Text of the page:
Liverpool – Everton: Jordan Pickford’s last-minute blunder gifts Liverpool derby victory (1-0)
Divock Origi scored a dramatic 96th minute winner for the home side as Jürgen Klopp’s men managed to keep pace with Manchester City at the top of the Premier League table. Everton’s brave approach caused Liverpool more problems than in previous years, but it also resulted in Liverpool accumulating chances of their own.
Tactical analysis by Josh Williams.
Ahead of the match, Liverpool knew that anything less than a win would result in lost ground to Manchester City in the race to be champions, given their 3-1 victory over Bournemouth. Everton had the opportunity to damage the title hopes of their arch rivals by inflicting their first defeat of the season, as well as gaining a three-point advantage over Manchester United, who had only managed a draw against Crystal Palace.
Both sides approached the match in strong form, Liverpool still being unbeaten in the Premier League, and Everton winning five of their last seven games, resulting in a climb to sixth position. Klopp will have demanded his side show a reaction after losing midweek to PSG in Europe, whilst Marco Silva had to somehow overcome Everton’s eighteen match winless run at Anfield.
Klopp made three changes to his side compared to their previous away trip to Paris, with Trent Alexander-Arnold, Fabinho and Xherdan Shaqiri displacing Dejan Lovren, Jordan Henderson and James Milner. Liverpool switched back to a 4-2-3-1 formation after utilizing the more prominent 4-3-3 shape midweek, with Mohamed Salah as the central striker, Roberto Firmino in the hole, and Shaqiri on the right.
Marco Silva kept faith in the team that picked up a win against Cardiff, and a draw away to Chelsea, as he named an unchanged side. This meant that Richarlison remained in his role as the team’s central striker in a 4-2-3-1 formation, with Everton then assuming a 4-4-2 defensive shape when Liverpool engaged in build-up.
Problems for Brave Everton
In previous years, Everton have taken an inferior role when playing at Anfield, with largely defensive displays and an unwillingness to build attacking moves from the back. Instead, Everton’s approach when in possession has commonly been to play direct, to avoid pressing moments and to utilize physical strikers, set pieces and aerial prowess.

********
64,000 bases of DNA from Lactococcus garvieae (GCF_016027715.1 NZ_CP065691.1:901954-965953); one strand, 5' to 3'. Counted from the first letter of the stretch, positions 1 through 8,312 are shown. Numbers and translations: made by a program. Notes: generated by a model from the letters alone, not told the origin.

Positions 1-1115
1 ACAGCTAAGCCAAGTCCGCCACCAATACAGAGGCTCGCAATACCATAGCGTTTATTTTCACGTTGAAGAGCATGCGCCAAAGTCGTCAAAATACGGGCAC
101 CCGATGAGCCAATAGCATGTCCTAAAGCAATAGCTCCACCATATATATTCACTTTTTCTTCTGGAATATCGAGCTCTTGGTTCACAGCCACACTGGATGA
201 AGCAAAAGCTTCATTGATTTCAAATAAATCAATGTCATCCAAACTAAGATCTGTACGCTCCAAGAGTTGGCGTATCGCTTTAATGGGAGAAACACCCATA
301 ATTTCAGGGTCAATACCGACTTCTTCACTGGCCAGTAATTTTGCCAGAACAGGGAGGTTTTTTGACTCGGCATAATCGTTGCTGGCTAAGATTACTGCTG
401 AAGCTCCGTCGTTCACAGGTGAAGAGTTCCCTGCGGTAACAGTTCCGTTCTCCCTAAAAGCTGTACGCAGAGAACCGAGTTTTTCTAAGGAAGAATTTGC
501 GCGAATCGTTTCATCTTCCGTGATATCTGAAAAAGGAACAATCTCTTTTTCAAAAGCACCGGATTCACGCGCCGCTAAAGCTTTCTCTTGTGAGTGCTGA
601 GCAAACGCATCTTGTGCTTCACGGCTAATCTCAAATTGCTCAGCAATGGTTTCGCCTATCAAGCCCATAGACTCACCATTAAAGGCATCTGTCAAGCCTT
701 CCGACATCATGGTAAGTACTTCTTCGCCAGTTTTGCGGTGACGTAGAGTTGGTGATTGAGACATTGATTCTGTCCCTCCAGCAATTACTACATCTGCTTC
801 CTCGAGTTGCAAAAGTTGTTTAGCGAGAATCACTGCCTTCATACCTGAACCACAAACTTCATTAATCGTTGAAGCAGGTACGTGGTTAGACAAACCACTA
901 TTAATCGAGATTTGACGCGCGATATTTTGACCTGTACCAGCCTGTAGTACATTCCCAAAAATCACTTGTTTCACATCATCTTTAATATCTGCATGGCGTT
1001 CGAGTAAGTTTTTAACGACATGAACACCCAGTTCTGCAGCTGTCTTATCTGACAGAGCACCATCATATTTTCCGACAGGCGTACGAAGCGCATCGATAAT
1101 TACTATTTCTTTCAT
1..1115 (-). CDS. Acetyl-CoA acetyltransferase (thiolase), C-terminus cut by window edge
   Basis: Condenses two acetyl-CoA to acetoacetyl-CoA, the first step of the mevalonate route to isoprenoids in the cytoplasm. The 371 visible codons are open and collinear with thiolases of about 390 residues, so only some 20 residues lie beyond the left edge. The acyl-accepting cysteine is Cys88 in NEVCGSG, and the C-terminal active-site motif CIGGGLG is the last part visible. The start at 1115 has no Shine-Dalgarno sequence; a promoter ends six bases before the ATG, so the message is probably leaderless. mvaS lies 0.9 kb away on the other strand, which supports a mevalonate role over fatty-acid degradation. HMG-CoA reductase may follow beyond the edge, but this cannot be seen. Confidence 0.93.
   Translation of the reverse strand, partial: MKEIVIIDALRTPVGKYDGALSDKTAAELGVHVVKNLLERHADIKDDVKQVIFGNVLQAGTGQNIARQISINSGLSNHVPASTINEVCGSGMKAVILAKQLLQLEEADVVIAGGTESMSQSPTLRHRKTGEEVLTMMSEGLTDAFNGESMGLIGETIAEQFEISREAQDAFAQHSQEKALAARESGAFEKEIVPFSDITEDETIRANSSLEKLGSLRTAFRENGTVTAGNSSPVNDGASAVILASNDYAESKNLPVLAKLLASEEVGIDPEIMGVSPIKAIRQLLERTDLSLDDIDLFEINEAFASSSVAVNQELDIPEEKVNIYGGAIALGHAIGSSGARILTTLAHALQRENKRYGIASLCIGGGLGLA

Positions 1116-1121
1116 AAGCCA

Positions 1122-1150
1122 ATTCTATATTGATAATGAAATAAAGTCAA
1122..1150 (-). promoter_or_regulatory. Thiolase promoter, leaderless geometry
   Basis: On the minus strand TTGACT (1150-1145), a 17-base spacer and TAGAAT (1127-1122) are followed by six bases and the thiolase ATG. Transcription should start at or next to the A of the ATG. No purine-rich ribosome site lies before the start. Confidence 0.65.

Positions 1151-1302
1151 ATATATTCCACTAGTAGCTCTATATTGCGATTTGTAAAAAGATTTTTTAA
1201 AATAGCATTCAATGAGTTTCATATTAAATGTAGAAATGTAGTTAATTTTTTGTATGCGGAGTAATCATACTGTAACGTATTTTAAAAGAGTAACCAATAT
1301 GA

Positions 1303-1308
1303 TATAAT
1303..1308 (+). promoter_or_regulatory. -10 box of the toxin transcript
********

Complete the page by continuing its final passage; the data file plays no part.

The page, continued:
However, in the early stages of the match, it was evident that Silva had employed a different strategy, encouraging his team to play proactively and with confidence as often as possible, instead of aimlessly clearing the ball from danger. Everton tried to benefit from the relative press-resistance and composure of their attackers. Players such as André Gomes, Bernard and Gylfi Sigurdsson often progressed the ball impressively throughout the match, despite pressure.
Inside the first twenty minutes of play though, Everton’s brave approach could perhaps have been perceived as naïve, as it largely played into Liverpool’s hands. Under Klopp, Liverpool are renowned for their pressing, and Everton’s efforts to progress play from the back often resulted in the ball being lost before they escaped their own half. Once regaining the ball in these instances, Liverpool quickly penetrated Everton’s immediate vulnerable shape, and Sadio Mané had two fairly clear chances to score in the 11th and 12th minute.
Situation before Mané’s chance on the 11th minute, as Gomes dropped in to help progress the ball, but was dispossessed by Wijnaldum high up the field.
Liverpool’s Early Pressing Dwindles
A lot of the early inroads the home side made in the match came as a result of Everton’s insistence on playing out from the back, and Liverpool’s high pressing combated that. Due to the nature of the occasion, Liverpool had an initial bounce in energy, whilst Everton had to shake off an understandable nervousness.
Each goal kick taken by Pickford inside the first twenty minutes was passed short to one of his center-backs, and Liverpool pressed high which forced Everton into making errors. Despite Liverpool creating chances to score during this period, they wasted the opportunities to gain the lead. Once Everton advanced beyond their shaky start, Pickford and Everton’s defense began hitting long more often, and Liverpool’s press reduced somewhat into more of a mid-press as opposed to high.